'Film Hawk': Sundance Review

Courtesy of Sundance Institute
'Film Hawk'
A pleasing visit with a keen-eyed pathfinder for American independent filmmakers.

An intimate look at the life of a man who shepherded the careers of and selflessly championed filmmakers such as Kevin Smith and Edward Burns.

Behind-the-scenes indie film guru Bob Hawk gets his close-up in Film Hawk, a warm tribute to a man who, for 40 years and often selflessly, has helped a host of aspiring filmmakers make their way to Sundance, the Oscars and other stepping-stones to success. This is a natural for other festivals, and notably those with a gay slant, as there's a good deal here not only about gay independent cinema but about the subject's own personal journey. Streaming and cable are other possible destinations.

Age 75 when young documentary makers JJ Garvine and Tai Parquet trained their cameras on him beginning at a New York birthday dinner, Hawk resembles a grown-up cherub, with his bald head and ample belly accompanied by a disarmingly halting way of speaking that has its origins in a childhood speech impediment. The son of a preacher, the youngster soon found that the only time he could speak without a stutter was when he delivered lines in a play.

The other key youthful discoveries he mentions both came courtesy of seeing Errol Flynn in The Adventures of Robin Hood, which simultaneously awakened in him a love of cinema as well as the realization that he was attracted to the company of men. The documentary's primary focus remains Hawk's work on behalf of cinema, but plenty of time is reserved for things like visiting Divine's grave in Baltimore to stories of his misguided engagement to a Southern belle cheerleader in college and of raunchy New York boy parties back in the day where Liza Minnelli was the only woman in attendance.

Giving total credit to Hawk for making his career when all seemed lost, Kevin Smith opens the film by explaining at considerable length how the man navigated him from utter obscurity to overnight success with Clerks. “He really seemed to have his finger on the pulse of independent film,” the hockey jersey-wearing director correctly points out, as the doc then jumps back two decades to spotlight Hawk's arrival in San Francisco and his ongoing work mentoring director Rob Epstein through the prolonged making of the early gay-themed documentaries Word Is Out and The Life and Times of Harvey Milk.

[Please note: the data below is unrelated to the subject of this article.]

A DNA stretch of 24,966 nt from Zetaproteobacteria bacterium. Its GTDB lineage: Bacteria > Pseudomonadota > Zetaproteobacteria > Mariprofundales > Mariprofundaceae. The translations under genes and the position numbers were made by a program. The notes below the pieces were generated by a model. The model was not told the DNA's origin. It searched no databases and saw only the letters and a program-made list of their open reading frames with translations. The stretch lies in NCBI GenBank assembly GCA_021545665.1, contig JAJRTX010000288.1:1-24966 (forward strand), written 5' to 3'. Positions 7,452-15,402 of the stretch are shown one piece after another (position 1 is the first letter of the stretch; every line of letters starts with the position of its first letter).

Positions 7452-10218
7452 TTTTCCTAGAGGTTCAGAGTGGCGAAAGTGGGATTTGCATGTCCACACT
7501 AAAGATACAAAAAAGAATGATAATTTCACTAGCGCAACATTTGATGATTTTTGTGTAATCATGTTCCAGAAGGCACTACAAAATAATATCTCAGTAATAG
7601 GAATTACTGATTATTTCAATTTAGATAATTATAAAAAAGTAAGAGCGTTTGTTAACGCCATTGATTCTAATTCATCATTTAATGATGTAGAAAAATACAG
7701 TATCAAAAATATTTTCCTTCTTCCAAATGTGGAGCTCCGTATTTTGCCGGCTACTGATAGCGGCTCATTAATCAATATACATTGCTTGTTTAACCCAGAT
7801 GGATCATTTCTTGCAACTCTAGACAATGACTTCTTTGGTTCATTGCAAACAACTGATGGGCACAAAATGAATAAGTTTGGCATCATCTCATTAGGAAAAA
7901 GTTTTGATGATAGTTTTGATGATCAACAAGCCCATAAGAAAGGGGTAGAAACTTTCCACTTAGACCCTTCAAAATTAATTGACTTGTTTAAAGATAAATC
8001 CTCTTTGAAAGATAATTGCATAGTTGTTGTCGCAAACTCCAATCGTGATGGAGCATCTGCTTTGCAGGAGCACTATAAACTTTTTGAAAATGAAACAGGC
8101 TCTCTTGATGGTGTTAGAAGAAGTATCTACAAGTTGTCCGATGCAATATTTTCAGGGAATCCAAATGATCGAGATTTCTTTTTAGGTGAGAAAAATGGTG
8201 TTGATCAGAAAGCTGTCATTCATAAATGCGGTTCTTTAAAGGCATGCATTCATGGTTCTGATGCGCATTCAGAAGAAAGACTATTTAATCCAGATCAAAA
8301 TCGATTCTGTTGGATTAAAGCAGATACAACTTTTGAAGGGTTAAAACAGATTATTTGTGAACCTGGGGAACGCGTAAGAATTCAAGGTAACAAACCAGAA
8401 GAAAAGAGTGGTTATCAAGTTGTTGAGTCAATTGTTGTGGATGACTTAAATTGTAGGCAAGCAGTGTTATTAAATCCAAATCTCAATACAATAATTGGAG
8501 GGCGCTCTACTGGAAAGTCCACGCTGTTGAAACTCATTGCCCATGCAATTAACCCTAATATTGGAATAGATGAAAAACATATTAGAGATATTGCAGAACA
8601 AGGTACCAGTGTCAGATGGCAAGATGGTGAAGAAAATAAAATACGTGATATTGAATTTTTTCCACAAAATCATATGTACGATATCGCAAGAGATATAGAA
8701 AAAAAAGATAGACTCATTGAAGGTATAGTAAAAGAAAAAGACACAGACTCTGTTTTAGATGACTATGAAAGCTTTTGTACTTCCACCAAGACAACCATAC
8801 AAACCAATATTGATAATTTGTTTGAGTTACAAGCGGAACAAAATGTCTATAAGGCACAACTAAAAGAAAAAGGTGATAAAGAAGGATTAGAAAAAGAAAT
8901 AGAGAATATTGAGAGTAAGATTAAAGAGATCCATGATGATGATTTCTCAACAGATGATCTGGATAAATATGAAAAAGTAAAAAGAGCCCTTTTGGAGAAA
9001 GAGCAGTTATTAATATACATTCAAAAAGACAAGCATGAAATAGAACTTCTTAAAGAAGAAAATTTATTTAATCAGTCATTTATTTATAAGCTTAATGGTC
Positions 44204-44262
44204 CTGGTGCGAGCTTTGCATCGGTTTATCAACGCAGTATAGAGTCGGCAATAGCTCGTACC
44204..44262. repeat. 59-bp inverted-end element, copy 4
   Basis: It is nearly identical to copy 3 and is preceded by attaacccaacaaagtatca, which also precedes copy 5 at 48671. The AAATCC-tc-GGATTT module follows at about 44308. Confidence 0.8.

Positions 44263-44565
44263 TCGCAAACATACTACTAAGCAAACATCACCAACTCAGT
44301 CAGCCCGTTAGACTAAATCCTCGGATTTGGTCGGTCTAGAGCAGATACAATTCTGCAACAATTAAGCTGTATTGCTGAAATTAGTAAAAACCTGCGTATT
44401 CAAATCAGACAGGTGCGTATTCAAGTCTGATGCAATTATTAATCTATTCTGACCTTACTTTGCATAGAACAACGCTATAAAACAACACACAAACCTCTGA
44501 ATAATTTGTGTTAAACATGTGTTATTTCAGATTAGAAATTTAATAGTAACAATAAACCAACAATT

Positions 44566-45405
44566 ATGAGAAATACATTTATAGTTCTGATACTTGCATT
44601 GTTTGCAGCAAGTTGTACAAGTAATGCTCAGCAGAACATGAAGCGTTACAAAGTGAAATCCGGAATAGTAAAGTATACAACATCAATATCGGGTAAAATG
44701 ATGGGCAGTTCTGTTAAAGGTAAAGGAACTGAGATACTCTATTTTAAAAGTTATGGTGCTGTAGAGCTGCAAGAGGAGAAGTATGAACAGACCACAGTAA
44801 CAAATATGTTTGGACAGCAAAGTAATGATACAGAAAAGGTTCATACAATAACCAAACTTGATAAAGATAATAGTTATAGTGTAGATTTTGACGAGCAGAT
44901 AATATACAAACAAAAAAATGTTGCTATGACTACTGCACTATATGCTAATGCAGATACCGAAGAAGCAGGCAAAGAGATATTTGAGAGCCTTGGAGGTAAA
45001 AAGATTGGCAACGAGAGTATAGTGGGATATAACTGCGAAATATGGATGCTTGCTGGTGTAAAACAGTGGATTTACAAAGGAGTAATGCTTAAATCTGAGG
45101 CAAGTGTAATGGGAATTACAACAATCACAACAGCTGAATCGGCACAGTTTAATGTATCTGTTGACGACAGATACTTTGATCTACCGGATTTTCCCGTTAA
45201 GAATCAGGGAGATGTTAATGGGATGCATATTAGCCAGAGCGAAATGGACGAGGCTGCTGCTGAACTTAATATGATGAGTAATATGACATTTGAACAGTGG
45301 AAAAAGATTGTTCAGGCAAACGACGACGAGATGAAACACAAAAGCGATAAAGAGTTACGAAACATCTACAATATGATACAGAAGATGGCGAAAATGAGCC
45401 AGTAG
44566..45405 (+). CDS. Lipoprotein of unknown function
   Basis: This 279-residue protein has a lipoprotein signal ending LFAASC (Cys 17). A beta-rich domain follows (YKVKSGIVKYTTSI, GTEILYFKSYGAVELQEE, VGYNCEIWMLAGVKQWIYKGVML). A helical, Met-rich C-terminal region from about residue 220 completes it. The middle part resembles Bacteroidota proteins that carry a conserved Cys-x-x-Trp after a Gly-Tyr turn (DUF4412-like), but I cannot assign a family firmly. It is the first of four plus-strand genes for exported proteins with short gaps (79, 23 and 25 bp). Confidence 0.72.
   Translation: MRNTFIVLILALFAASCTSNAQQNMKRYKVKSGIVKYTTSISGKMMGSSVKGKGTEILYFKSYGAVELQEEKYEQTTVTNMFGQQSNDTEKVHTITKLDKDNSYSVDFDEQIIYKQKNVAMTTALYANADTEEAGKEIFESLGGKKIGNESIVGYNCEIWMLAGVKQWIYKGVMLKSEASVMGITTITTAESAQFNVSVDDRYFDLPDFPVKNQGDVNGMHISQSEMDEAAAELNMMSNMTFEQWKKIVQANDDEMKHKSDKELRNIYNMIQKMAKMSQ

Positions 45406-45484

Hawk is described at one point as “a great note-giver,” and his special role, in addition to paving the way to festivals, came in guiding, shaping and suggesting ideas to young artists in whom he believed. Barbara Hammer, Kimberly Reed, Scott McGehee, David Siegel and Ira Sachs deliver encomiums, but by far the longest tribute is paid by Edward Burns, whose 1995 debut feature The Brothers McMullen cost $28,000 and, once taken under the Hawk's wing, was shepherded to Sundance, where it won the grand jury prize, became the first acquisition for the brand new Fox Searchlight and went on to gross more than $10 million.

Toward the end, Film Hawk makes an effort to get more personal, addressing such matters as how Hawk was sometimes fairly compensated for his contributions and other times was not, his financial precariousness, the abrupt and unexplained end to one long-term business affiliation, his last-minute reprieve from a planned suicide while suffering from depression in Los Angeles in 1995 (the only time it's mentioned that he ever lived in L.A.), his tenancy at Smith's house for two years thereafter and his current living circumstance in New York in a small place with a bed, dresser and cartons which he refused to allow the filmmakers to visit. His friends worry about him, it's said.

As this effort by Garvine and Parquet to become intimate with their subject rather than just friendly didn't really pan out, it's questionable that they should have gone there at all so late in the game. What's important here is Hawk's contribution, which was the result of love and passion for films and his desire and selfless efforts to shepherd work he cared about to a public that would appreciate them. In this, Bob Hawk has clearly succeeded, to the point where one readily believes him when he contentedly confides that, “I have lived a full life.”

Venue: Sundance Film Festival (Documentary Premieres)
Production: Hollydogfilms
With: Bob Hawk, Edward Burns, Rob Epstein, Barbara Hammer, Kimberly Reed, Kevin Smith, Scott McGehee, David Siegel, Ira Sachs
Directors-writers-producers: JJ Garvine, Tai Parquet
Executive producers: Gerald Herman
Director of photography: David “Daps” Reinert
Editor: Tai Parquet

Not rated, 80 minutes

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